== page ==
Why thank you, Klout! You look very pretty today. Did you get a haircut?

I love Klout and the way it helps my clients’ businesses stay on message and measure the success of their social engagement. What’s YOUR Klout score?

WTF? Friday: Really Bad LinkedIn Profiles

By Communications

I don’t often address LinkedIn here on WTF? Friday, but some work today in the business network platform sent me to a profile that stopped me COLD.WTF?

Check this out:

Now, I’ve edited to protect the innocent idiot, but seriously, WTF? Did this woman employ her cat to complete her LinkedIn profile? Spelling, people. It’s not that hard. Note to Congressman ____________, check your employees’ LinkedIn profiles. Fire accordingly.

WTF? Friday: Four Ways Facebook and LinkedIn are Different

By Communications
[blackbirdpie url=”http://twitter.com/#!/TimFree/status/112157907902136322″]

My friend Tim fired off a cranky tweet this morning — and I agree with it wholeheartedly. Four ways Facebook and LinkedIn are different:

  1. LinkedIn is specifically for business relationships; for the most part, your friends on Facebook aren’t there to do business.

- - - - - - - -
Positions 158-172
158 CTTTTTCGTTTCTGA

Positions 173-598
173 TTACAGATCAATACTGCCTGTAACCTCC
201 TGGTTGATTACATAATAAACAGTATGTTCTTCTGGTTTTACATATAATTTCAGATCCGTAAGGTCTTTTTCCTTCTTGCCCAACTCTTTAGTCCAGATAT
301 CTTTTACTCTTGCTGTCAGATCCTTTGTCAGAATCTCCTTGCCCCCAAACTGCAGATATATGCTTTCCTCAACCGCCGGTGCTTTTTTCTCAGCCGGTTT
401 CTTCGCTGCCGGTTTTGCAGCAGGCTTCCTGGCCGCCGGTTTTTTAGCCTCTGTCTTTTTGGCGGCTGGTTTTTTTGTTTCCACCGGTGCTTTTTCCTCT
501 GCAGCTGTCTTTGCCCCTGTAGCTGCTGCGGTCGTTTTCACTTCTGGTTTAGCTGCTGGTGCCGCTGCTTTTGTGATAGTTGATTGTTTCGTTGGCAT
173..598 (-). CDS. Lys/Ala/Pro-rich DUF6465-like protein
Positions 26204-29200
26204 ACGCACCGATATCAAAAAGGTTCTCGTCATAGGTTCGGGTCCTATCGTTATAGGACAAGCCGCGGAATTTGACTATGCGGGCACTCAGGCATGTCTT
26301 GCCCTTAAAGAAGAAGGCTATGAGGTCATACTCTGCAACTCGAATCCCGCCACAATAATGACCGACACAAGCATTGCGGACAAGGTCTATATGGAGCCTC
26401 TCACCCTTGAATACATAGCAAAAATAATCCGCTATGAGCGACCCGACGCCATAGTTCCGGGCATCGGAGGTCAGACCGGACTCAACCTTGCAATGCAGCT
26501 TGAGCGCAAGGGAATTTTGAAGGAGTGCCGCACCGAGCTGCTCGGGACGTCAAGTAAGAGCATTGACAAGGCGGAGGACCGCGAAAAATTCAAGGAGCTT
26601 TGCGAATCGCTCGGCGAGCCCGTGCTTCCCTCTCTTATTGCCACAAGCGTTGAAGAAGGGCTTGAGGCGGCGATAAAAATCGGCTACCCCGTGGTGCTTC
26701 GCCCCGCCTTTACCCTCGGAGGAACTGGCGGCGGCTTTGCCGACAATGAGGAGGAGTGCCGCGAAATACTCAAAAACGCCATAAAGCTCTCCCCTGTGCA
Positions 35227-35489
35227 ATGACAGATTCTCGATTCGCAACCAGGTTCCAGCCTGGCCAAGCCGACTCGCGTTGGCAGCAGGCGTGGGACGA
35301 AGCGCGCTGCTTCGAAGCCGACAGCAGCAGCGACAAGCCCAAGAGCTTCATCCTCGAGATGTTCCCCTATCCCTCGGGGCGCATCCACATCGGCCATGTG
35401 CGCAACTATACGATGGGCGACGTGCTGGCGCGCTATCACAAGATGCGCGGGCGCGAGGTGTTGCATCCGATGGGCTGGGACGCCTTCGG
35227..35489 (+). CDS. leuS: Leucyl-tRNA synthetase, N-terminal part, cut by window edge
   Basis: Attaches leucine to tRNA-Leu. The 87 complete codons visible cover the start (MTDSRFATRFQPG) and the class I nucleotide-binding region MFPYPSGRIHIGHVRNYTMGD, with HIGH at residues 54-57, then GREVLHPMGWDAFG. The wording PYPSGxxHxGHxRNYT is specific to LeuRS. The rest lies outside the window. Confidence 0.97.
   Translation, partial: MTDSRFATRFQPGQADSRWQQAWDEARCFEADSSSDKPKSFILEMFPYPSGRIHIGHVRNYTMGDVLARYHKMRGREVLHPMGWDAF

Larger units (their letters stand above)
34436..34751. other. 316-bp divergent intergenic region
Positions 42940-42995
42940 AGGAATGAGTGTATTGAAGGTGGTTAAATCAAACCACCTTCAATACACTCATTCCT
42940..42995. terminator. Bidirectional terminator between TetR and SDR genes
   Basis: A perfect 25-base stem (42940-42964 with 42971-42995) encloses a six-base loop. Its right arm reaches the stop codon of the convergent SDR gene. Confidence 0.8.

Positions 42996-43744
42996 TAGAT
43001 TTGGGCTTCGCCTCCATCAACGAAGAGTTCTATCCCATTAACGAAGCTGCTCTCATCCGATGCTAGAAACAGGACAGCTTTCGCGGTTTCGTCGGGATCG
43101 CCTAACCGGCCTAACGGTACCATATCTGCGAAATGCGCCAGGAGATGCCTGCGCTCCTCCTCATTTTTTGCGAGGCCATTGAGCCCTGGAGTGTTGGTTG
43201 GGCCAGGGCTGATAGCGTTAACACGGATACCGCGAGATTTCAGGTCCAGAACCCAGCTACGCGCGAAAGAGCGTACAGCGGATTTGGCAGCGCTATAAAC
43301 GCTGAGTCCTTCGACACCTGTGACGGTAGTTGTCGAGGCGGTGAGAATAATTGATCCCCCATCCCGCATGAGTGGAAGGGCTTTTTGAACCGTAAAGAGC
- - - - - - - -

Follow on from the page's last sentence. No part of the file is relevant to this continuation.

2. A person’s LinkedIn profile is their resume. A person’s Facebook profile often tells you far less about the person professionally, and more about them personally.
  3. We connect to people on LinkedIn to improve our careers, to endorse others with whom we do business and to seek new opportunities. We connect with people on Facebook to find out if that guy we went to high school with is still hot. (Pro tip: he’s not.)
  4. Facebook calls connections “friends” which is amusing and mislabeled. I’m not really friends with most of the people I’ve “friended” on Facebook. LinkedIn connections, however, should be held to a higher standard; it will happen you will be the link between person A and person B and if person A asks you for a reference regarding person B, you don’t want to say, “I don’t really know them.”

So don’t go accepting all those offers to connect on LinkedIn willy-nilly, you dope. Make sure they’re people with whom you actually have a relationship you can reference.